Now 81 years old, against a video backdrop of pagan rituals, stellar constellations and Deep South swamps, she sagely revisits madrigals she sang at home with her mum and older sister, Dolly; ‘The Silver Swan’ is a featherlight yet devastating closer to both the album and tonight’s show, and she’s been singing it since a teenager; and Cajun gems from a 1950s folk song collecting trip to America with her friend Alan Lomax. Sipping from a mug of tea in between ballads of pregnant girls being pushed overboard, or gin remedies for injured legs, Collins beams a sort of serene radiance from the stage, where she’s accompanied by musicians on sublime hurdy gurdy, mandolin, fiddle and drums. Her stories are every bit as good as her songs, and the crowd would have definitely stuck around to hear more moonshine-soaked tales of a mean man who “put out his wife’s eyes” or the time she swapped “ugly songs” with a banjo plucking woman from Arkansas, if she didn’t gently evict her fans with the soft order, “It’s time for you to go home now.” When the applause won’t stop, the twinkle in her eyes only glows brighter. “I’m not kidding,” she deadpans, in a Sussex whisper. Maybe it’s because it was the first night of a long-awaited comeback tour, or maybe there were deeper forces of magick at work tonight, but watching Shirley Collins’ dimmed star take on an even stronger brightness is a glorious thing.

Read the review in The Times here (subscription needed).



Review: Martha Wainwright

The Times 
6 February 2017

Photo: Anita Russo/ Rex Features

O2 ABC, Glasgow
3 February 2017
4 stars

After performing at Celtic Connections as The Wainwright Sisters last year, at first it feels like there’s a big, sister-shaped hole on the stage tonight when Martha shyly moseys over to the mic.  She’s not joined by Lucy Wainwright Roche, the other half of her folk song and country double act, their voices dorkily dovetailing around one another’s in ink black harmonies. But then, she’s also not joined onstage by her mother, enigmatic, melancholy folk singer, Kate McGarrigle, or father, roguishly charming folk singer, Loudon Wainwright III, or brother, baroque pop, turned opera composer, Rufus Wainwright. Still, the entire family gets summoned at one point or another, as if magicked up by some time travelling, sonic satellite link to perform as invisible backing band with her; Rufus wrote ‘Francis’ on her album Goodnight City, released late last year, and his theatrical phrasings and louche, late-night cabaret drama come through on her spotlit, torch song delivery. Her son, Francis, gets a second mention in ‘Franci’, written by herself, although she drily deadpans that she had to ask other people to write the other half of the album as she “was busy procreating.”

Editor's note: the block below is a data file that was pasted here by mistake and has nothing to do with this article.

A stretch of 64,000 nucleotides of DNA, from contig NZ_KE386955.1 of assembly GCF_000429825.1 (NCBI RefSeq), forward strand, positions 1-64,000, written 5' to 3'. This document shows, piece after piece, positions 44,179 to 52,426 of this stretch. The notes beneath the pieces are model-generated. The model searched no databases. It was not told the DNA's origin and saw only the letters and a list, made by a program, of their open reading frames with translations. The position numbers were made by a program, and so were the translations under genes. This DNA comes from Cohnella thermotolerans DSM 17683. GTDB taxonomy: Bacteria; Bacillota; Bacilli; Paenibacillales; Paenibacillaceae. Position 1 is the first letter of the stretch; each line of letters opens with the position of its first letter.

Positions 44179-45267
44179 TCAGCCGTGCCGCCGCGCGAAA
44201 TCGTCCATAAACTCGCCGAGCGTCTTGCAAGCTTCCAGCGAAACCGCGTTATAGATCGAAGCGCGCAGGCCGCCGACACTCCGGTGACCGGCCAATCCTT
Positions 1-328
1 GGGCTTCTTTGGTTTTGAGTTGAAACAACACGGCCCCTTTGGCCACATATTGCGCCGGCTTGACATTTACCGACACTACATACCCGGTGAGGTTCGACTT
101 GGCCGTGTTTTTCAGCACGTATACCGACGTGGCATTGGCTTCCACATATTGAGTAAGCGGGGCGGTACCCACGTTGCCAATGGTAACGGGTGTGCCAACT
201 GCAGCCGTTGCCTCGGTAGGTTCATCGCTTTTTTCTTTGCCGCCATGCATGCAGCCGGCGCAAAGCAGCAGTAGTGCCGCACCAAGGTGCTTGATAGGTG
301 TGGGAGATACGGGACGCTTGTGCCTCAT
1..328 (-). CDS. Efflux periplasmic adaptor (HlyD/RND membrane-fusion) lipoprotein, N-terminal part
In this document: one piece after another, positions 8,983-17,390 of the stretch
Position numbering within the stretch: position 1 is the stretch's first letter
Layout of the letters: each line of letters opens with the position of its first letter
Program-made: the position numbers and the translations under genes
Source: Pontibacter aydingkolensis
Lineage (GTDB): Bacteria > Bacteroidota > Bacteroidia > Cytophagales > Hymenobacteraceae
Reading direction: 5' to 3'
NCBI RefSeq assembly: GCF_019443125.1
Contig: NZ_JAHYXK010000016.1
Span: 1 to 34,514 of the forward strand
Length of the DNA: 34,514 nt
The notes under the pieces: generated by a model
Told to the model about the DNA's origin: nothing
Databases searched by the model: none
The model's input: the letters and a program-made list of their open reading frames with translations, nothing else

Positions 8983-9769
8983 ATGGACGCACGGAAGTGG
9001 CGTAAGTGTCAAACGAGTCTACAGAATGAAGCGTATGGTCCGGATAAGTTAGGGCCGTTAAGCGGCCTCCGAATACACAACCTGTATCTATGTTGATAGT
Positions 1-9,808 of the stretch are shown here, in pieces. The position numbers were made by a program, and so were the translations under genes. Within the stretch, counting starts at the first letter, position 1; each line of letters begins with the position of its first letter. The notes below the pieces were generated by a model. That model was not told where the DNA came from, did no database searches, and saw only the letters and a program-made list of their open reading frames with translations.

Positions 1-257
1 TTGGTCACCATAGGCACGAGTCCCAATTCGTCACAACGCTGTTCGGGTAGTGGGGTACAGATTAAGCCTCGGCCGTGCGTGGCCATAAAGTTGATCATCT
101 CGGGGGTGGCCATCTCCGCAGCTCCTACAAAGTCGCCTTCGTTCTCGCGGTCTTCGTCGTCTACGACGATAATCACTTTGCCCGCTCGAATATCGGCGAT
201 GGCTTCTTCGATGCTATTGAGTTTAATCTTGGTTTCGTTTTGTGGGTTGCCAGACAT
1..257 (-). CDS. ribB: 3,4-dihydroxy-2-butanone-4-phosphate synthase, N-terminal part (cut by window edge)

Her performance is an amalgam of things that her genes and upbringing have gifted her with; French language choruses, wistful sarcastic asides, flashes of sassy magnetism, moments of sadder reflection – but despite the family influences, her unhinged skill is still all her own. Dressed in a baggy boiler suit, decorated with a tasselled necklace of a uterus and fallopian tubes, she likes to lift her knee high for emphasis on certain songs, and rolls her torso and hips slowly around a cosmic, synth-pop number written by her mum and aunt, Anna McGarrigle. Her own songwriting lets her voice rollercoaster through crazed, clear and keening styles; scratchy and squeaky one minute, bluesy and syrupy the next. ‘Traveller’ is her take on Nina Simone’s excellent ‘Baltimore’, a raspy, rock lament, written for a friend of Wainwright’s who died young, and the bassy funk of ‘Take the Reins’, written especially for Wainwright by Tune-Yards’ Merrill Garbus, gives a burst of mid-set energy (it’s the last night of Wainwright’s tour, and she’s burning a bit dimmer than usual). Although it feels like something’s missing for some of tonight’s show – maybe it’s the dopamine hits she seems to take from performing with her actual family onstage – her acoustic cover of her mother’s last song, ‘Proserpina’, about the Greek goddess Persephone, is the highlight, an otherworldly group harmony summoned up from the underworld and the afterlife.

Read the review at The Times here (subscription needed).